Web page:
What is Medicaid?

Section IX.c. Medicaid and Medicare
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Medicaid is a federal and state program that covers medical care for certain people with low incomes.

Each state runs several different Medicaid funded programs for different groups of people. All state programs have some things in common. For example,

  • Each state must cover certain groups of people, including:
    • older people, people with disabilities and people who are blind; and
    • children and pregnant women.
  • However, the financial eligibility levels for these different groups do not have to be the same.

  • All states have programs to cover the cost of nursing home care for people with limited incomes and assets who need this level of care.
  • All states have programs to provide home and community- based care to people with limited incomes and assets who need long-term care services.
  • All states must cover home health care for those with limited incomes and assets who need it.

Each state uses financial eligibility rules to determine whether you are eligible for Medicaid coverage. Generally, your income and assets must be below a certain amount to qualify, but this amount varies from state to state.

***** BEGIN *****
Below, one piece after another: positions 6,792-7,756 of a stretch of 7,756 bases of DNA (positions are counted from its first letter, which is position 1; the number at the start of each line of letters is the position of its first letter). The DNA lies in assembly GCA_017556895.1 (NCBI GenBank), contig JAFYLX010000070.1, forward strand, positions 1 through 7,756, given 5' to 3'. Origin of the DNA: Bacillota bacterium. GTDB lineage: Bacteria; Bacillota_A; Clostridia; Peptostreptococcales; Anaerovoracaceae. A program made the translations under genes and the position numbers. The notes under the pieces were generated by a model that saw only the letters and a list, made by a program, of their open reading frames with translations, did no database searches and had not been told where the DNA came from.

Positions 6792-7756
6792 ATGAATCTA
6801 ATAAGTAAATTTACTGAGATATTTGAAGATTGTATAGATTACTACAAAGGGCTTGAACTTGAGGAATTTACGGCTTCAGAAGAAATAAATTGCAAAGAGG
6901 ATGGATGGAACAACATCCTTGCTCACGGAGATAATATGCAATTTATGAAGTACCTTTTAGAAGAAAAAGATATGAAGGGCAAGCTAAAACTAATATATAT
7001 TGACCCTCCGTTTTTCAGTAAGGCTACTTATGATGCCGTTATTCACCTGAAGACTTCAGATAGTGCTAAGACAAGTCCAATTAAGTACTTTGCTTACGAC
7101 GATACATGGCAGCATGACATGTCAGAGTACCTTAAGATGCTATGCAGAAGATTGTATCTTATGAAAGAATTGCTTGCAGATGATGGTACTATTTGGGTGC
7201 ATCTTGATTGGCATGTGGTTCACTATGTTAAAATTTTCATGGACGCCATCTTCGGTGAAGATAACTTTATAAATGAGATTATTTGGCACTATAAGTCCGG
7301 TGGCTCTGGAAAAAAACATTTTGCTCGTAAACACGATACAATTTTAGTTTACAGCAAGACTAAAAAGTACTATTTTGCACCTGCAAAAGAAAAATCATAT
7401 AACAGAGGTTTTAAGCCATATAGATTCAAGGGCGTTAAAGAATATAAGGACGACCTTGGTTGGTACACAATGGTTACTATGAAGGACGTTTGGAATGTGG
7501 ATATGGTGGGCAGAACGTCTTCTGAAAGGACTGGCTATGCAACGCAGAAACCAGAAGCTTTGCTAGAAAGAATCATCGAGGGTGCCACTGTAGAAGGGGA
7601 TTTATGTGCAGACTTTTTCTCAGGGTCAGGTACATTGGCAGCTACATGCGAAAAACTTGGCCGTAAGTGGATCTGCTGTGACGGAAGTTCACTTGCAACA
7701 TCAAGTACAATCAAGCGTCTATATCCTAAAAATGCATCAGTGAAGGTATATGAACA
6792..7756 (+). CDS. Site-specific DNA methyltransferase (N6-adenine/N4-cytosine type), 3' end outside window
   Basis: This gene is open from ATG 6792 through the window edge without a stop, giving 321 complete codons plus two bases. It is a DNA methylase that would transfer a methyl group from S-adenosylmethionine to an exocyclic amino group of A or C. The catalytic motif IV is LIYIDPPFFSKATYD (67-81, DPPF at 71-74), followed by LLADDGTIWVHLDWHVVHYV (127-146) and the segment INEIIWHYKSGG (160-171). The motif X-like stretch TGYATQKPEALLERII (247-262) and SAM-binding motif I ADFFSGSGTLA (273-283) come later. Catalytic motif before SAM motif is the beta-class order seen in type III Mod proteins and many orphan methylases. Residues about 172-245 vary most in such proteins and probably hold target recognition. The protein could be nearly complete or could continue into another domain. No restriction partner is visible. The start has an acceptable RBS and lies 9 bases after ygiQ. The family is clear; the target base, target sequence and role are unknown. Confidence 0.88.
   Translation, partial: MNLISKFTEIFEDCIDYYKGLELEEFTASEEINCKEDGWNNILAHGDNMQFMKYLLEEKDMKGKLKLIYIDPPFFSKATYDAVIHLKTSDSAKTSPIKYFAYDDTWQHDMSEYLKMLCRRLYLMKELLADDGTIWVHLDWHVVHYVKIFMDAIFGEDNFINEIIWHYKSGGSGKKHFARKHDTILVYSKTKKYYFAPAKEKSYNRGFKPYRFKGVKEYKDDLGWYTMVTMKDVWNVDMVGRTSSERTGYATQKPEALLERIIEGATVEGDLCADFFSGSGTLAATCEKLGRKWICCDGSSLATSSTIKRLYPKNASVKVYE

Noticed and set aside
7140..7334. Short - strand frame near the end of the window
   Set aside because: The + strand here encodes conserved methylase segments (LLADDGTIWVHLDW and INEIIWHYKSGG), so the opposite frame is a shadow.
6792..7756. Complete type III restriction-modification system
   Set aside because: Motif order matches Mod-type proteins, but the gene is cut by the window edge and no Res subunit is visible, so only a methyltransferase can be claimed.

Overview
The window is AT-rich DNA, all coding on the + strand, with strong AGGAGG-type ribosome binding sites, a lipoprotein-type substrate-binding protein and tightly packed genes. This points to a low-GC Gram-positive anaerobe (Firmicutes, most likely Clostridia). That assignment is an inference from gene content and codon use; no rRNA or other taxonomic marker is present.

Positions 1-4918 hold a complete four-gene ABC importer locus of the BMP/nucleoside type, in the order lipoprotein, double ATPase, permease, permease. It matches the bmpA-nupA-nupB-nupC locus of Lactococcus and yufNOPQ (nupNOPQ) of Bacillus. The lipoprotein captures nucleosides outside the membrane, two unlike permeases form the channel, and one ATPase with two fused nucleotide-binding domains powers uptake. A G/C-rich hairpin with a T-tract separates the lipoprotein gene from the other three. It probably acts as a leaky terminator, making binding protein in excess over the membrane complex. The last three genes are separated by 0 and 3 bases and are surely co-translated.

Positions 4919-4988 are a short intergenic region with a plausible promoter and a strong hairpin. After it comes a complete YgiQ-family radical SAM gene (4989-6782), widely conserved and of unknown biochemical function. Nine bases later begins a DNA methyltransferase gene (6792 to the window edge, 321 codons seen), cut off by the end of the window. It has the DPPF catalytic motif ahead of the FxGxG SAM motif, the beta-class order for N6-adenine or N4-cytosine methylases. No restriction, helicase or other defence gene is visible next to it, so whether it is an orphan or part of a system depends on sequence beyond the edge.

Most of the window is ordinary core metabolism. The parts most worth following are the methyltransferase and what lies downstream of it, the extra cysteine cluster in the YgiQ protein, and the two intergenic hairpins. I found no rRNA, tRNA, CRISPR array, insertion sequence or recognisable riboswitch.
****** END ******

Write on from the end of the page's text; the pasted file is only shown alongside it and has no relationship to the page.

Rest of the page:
You can have both Medicare and Medicaid. Medicaid can cover services that Medicare does not, like extended long-term care. It can also pick up Medicare's out-of-pocket costs (deductibles, coinsurances, copayments). There are certain programs that people with Medicare who have low income will be more likely to qualify for.

Even if your income is above the limits, your state may have a program called the "spend-down" or "medically needy" program. This program allows you to deduct your medical expenses from your income so that you can meet the Medicaid spend-down income limit in your state. Some states allow people with disabilities to place their "spend-down" amount into a trust to make them Medicaid eligible. Some states may also have higher Medicaid financial eligibility levels for working people with disabilities.



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